After the Apocalypse by Maureen F. McHugh. Read before the apocalypse.

After the Apocalypse

Read March 2014
★   ★   ★   ★   1/2

 

McHugh is a fabulous writer. In just a few spare words, she creates a story, an alternate world, and multi-dimensional characters that evoke an emotional response. She has a marvelous skill at developing a story and organically taking it in an unexpected direction, all without employing typical surprise endings.

The Naturalist: After the zombie apocalypse, zombies are largely eradicated from the cities, but remain at prison encampments. One of the prisoners starts wondering about zombies. To the reader, it becomes apparent humans remain the real problem. I enjoyed it a great deal, despite strong overtones of horror.

Special Economics: A story about a young woman seeking work in the big city in a post-revolution, post bird-flu China. A complex, layered story about living in the moment, social categorization, families, and resourcefulness. One of my favorite stories. “Why hadn’t she noticed that in the restaurant? Maybe because when you are afraid, you notice things. When your father is dying of the plague, you notice the way the covers on your mother’s chairs need to be washed. You wonder if you will have to do it, or if you will die before you have to do chores.

Useless Things: A solitary doll-maker, good-hearted person inadvertently becomes a way-station on the migrant trail and realizes her risk. Nicely captures the feeling of solitude, but I was so distracted by the dildos that I had trouble finding the larger message.

The Lost Boy: A Reporter at Large: A reporter covers the story of a boy who emerged in another town after disappearing on a school trip. Two dirty bombs exploded in the city, and in the chaos, the boy disappeared. An interesting twist on the theme of amnesia lifestyle, so popular in the forty-something chick-lit genre.

The Kingdom of the Blind: two computer specialists speculate on whether or not their program running a multi-hospital system is demonstrating awareness. Interesting intellectual discussion on definitions of ‘aware’ contrasting with their own humanity.

Going to France: The narrator experiences a sudden, fierce urge to travel to France after delivering a boat of flying people out into the middle of the ocean. Interesting lack of detail regarding the flying people that contrasts with the concrete, miniscule details of the airport. I found it interesting for the emotion stemming from the airport experience.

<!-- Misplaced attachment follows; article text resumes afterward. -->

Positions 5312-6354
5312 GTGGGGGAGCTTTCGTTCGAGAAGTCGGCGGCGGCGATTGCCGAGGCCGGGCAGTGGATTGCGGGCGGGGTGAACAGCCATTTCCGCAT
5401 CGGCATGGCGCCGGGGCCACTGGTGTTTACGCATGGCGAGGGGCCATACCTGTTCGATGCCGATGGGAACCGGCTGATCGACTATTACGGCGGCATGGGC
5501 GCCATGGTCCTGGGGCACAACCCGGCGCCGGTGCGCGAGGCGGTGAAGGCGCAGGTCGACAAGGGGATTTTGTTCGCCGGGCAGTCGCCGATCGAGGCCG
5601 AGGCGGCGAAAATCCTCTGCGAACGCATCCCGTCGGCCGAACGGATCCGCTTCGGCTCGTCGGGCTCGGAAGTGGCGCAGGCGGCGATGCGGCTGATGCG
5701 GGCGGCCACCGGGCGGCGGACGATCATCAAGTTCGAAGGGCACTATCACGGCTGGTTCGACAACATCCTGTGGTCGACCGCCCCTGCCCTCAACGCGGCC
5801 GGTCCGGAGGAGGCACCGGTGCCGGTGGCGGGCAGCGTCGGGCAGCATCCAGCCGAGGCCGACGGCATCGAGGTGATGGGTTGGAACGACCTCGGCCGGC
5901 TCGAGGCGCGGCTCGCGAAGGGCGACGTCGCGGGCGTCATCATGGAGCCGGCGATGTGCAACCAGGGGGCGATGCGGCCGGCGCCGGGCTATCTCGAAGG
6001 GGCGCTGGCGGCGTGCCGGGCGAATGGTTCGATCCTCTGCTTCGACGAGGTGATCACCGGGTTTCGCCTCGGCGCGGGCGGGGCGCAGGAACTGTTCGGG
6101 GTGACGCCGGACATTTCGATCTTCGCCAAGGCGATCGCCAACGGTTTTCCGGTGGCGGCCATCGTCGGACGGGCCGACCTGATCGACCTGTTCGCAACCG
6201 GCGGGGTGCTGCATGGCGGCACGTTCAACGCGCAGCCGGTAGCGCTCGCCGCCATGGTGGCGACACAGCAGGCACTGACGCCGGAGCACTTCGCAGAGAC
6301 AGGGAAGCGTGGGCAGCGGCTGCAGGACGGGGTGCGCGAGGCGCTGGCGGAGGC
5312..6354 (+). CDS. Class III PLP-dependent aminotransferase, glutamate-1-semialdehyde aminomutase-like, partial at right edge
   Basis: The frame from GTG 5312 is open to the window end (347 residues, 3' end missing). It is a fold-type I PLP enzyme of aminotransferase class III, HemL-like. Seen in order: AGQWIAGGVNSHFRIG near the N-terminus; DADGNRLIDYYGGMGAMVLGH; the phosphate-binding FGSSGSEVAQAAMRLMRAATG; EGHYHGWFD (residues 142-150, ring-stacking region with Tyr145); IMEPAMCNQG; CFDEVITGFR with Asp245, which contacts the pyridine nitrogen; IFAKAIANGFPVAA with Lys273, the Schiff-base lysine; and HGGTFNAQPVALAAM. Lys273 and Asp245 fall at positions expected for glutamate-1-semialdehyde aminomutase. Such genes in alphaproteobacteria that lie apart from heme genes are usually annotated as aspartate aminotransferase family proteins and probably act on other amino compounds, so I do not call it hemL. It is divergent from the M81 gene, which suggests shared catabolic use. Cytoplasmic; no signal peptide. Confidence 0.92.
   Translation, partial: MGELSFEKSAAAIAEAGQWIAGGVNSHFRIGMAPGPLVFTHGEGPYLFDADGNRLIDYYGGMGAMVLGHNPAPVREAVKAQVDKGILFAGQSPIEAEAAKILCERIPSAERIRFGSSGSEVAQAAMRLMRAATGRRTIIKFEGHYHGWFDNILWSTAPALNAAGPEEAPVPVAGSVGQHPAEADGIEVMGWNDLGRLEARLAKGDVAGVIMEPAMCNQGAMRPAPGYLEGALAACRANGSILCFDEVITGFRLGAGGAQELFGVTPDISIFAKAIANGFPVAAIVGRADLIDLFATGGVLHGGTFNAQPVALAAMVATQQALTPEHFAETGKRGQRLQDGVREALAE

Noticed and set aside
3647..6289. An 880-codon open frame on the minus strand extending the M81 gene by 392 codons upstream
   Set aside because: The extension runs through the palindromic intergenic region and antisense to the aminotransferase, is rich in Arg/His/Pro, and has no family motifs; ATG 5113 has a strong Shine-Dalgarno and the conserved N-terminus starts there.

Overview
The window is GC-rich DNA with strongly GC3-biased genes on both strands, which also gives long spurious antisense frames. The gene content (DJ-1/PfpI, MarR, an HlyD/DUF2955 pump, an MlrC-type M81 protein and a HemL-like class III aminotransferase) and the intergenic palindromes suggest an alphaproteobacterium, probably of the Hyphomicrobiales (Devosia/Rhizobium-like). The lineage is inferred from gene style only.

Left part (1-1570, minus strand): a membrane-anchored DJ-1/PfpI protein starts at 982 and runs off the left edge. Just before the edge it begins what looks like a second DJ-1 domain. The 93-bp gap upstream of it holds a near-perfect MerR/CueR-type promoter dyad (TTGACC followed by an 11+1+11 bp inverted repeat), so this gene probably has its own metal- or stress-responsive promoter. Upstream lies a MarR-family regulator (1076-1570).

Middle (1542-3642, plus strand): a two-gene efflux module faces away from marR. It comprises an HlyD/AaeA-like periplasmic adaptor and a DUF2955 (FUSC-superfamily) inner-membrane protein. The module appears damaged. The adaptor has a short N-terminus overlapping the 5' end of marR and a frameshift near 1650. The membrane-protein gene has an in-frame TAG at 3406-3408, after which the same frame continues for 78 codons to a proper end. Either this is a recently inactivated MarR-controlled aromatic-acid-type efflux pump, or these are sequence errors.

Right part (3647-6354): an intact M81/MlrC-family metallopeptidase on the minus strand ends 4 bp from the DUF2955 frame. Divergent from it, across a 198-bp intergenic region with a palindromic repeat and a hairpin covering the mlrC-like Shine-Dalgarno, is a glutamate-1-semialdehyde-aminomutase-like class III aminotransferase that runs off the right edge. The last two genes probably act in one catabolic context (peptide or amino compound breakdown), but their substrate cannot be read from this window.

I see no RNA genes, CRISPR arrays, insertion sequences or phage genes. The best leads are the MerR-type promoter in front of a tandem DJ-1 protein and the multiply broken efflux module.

Honeymoon: A small-town girl and her small-town boyfriend on the eve of their marriage, when she suddenly realizes what she is doing. Establishing financial independence means volunteering as a medical test subject to earn money. Did not end where I expected. I thought the characters were amazingly well developed, even the slight few in the test environment.

The Effect of Centrifugal Forces: The daughter of a woman with Avian Prion Disease (the bird equivalent of mad-cow disease, apparently) deals with family dynamics and changes in her mother. Moving, yet the one that I had the most trouble reading and enjoying due to continuity issues. It felt largely like it could have used one more thorough editing, with a little more thought to the short story form.

After the Apocalypse: A woman and her young teenage daughter head north to Canada hoping for security after the world falls apart. A typical apocalypse set-up, but done with unusual emotional tone and reaction. “Especially not Canada, which she is deeply but silently certain is only a rumor. Not the country, she doesn’t think it doesn’t exist, but the camp. It is a mirage. A shimmer on the horizon. Something to go toward but which isn’t really there.”

A four an a half star collection? Why not the final push to five? Because although McHugh writes in a seamless, spare manner, I would love just a little more hope, a little more sunshine in the apocalypse.

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About thebookgator

avid reader and Goodreads reviewer looking for a home.
This entry was posted in Apocalypse & dystopia, Book reviews, Science fiction and tagged , , , . Bookmark the permalink.

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